The following guest post is by Øyvind Kleiveland, who is on a mission to visit 50 countries before he turn 50 years old. His blog, 50before50.eu, is a collection of thoughts from this former bodyguard and competitive shot putter and discus thrower about traveling while being large and its challenges.

Being the bigger man: Is traveling while large a Crime?

Size does matter, especially when all your fellow travelers seem to be hobbits.

I am the giant in the middle seat. The guy who always needs an extension. The guy you talk about forever after you return home. The Norwegian giant in a hobbit’s world.

People claim that size doesn’t matter. I beg to differ. My wife once told me, after we had been married for a couple of years: “Now I look at other men as small. You are sort of the standard.” It was a sweet comment and music to my ears, but we both know that the opposite is true. Normal-sized people rule the air, and we are looked upon as extra baggage. Often in the worst sense of the word.

I am a former shot-putter, powerlifter and bodyguard, so being 2 meters tall and being able to leg press 700 kgs (1500 lbs) for repetitions, mostly my size is an asset, but as a passenger – not so much. There are people even bigger than me, whom undertake the mammoth task of traveling commercially, not being able to use the restrooms, and whom actually needs two seats. Kudos to you for traveling anyway.

I often ask myself: On my trips around the world, both business and leisure,  am I supposed to pay a penalty for being bigger than most people?

traveling while large

Lack of empathy

For those of you who scorn at large people taking up a lot of space – bodybuilders, strongmen, giants and overweight people – do you ever consider what a pain in the ass these ever shrinking airplane seats are to us larger travelers? It is a nightmare!

I have normal-sized friends whom complain about small seats on airplanes – do you think they get any sympathy from me, being twice their size? None, whatsoever!

Oh, you think I lack empathy? I believe my lack of empathy towards normally sized people might be the same lack of sympathy all you people have for us larger people. So excuse me while I tell you how it is perceived from my side of the aisle.

You have probably heard about the “solution” presented by some airlines: Larger people will have to pay for two seats. Done deal. This has been implemented on Southwest, American and United Airlines, just to mention a few. At the same time, airlines admit that the size of airplane seats have shrunk over the years.

They have even added more seats on certain airplanes, but since the planes have become just a little bigger, so each seat has had to be made smaller. For me, being one of the larger travelers, I can say that this is not a good solution. What is the end goal? To make us stop flying? Or just making more money? Are we not allowed to explore the world, like any other traveler? It baffles me.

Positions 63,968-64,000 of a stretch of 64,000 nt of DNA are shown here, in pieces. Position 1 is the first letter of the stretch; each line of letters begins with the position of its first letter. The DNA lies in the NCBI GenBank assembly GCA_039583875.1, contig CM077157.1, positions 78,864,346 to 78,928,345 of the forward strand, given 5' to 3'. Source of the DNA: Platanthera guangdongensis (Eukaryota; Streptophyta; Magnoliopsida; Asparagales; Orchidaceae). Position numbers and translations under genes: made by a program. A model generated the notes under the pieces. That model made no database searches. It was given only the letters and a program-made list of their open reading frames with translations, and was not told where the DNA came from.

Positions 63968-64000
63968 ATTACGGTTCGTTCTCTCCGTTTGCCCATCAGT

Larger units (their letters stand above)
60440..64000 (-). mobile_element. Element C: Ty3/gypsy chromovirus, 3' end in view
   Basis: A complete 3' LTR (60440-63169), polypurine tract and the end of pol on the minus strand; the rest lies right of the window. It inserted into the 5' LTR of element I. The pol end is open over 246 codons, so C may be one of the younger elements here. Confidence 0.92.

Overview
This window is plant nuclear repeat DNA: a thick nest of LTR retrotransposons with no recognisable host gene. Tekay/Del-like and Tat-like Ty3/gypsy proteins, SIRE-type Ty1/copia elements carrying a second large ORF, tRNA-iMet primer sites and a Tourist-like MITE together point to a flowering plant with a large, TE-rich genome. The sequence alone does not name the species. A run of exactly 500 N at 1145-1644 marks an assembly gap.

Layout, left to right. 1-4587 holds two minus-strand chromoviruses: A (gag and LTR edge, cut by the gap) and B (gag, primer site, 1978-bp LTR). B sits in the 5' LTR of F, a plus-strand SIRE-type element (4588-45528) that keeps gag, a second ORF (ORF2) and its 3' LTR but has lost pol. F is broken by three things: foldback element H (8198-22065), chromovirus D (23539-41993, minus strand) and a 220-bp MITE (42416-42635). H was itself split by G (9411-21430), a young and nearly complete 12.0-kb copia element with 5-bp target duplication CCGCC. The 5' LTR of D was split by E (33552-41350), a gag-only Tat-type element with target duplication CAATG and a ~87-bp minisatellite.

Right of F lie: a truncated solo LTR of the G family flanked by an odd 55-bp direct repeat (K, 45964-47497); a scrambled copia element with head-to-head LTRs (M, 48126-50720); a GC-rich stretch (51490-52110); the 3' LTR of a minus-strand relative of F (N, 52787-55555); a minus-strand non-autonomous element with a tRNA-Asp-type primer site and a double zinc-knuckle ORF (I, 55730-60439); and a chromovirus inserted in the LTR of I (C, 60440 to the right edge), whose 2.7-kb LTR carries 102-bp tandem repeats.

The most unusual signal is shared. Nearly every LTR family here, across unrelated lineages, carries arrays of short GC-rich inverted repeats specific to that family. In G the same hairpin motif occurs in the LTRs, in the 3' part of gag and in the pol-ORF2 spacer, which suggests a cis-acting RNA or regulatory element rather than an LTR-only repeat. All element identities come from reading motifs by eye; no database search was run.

They normally hand the extender to me like it were drugs, while looking the other way.

They want to help

The crew on board often tries to remedy my challenges by seating me in the front row or the row at the emergency exit. Does not work. These seats are tighter than normal seats, since the armrests often contains the trays, and with no possibility to lift these armrests, thus accommodating our larger thighs. The seats at the emergency exits are not to be used, if you need a seat belt extension, which rules me out. Actually, the best seats for a larger person at an airplane, is often two rows behind the emergency exits: with a little more leg space and lift-able armrests.

While being seated, I tell the airline crew about my need for a seat belt extender. Their responses have been variable, from right away to no response at all. One time I flew home to Oslo from Germany, and decided I would not ask again. I flew all the way to Oslo without a seat belt extension. The funniest part of asking for an extender, is actually receiving it. They normally hand the extender to me like it were drugs, while looking the other way.

Not traveling is not an option

Having experienced this since my first trip on an airplane in 1991, I guess I am used to it by now. Some people have even been a pleasure flying with. But too many times the comments are negative, and I am extra aware of the feeling of being awkwardly big on board airplanes.

The thought of not traveling has never been an issue for me – I am on a journey to visit 50 countries before I turn 50. Then we’ll see what the next goal will be. I will probably just have to live with the staring, the negative comments and the gossip – the unexplored world is too intriguing not to go there.

I guess I just have to continue to be the bigger man.